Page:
On Languages, Lacunas, Globish and the Spaces in Between

It was getting dark. Paulo had been walking with me for half an hour. He’d invited me to dinner at his house, up near Mount Meru, and now we were going back down the dusty road to my neighborhood in Arusha, Tanzania. I wondered when he would turn around. I kept telling him I knew the way. But he kept walking.

“It’s okay,” he said. “I can escort you.”

The last thing I needed was an escort. I enjoyed walking by myself. But I didn’t realize how much had been lost in translation between Paulo’s chosen English word, “escort,” and the Swahili word for what he meant, kusindikiza.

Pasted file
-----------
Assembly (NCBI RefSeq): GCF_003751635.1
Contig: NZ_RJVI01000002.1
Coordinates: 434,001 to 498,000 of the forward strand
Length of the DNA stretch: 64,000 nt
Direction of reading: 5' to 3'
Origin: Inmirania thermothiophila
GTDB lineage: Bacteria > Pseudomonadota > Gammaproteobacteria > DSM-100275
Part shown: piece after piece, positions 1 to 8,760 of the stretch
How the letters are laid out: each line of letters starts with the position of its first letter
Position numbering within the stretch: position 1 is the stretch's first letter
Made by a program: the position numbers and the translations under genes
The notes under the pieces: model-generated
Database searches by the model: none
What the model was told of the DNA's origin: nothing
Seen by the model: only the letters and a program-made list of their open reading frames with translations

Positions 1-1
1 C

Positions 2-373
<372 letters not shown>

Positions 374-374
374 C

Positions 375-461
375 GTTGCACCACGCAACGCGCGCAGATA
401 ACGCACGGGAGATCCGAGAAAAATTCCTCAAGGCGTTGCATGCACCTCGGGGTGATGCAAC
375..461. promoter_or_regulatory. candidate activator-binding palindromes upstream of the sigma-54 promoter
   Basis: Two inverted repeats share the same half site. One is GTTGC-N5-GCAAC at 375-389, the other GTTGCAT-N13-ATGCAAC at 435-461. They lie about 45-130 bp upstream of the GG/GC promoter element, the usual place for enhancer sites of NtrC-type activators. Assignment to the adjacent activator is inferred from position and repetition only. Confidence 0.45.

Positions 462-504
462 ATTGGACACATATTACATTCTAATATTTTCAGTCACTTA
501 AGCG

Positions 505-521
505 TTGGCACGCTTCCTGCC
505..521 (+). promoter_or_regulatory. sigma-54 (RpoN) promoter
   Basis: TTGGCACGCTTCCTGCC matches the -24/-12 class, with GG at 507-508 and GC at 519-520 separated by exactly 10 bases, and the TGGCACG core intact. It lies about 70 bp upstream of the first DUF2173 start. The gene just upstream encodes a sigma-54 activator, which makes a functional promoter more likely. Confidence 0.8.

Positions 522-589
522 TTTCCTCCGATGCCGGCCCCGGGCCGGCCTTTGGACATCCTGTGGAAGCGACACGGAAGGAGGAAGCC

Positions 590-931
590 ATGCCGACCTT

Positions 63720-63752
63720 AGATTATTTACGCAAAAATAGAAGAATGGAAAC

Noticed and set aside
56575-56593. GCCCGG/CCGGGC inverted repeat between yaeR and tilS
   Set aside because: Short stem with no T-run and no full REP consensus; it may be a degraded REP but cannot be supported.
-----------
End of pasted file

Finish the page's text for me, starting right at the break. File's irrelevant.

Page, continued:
In my dictionary, kusindikiza signified “to see someone off” or “to accompany someone part of the way home.” I had read these definitions, but I didn’t really understand them. Why would you want to accompany someone part of the way home? That is often the problem with learning new languages: You are taking an idea from one world and transporting it to another. The edges of the word, the shape of the idea, do not fit neatly into their new box.

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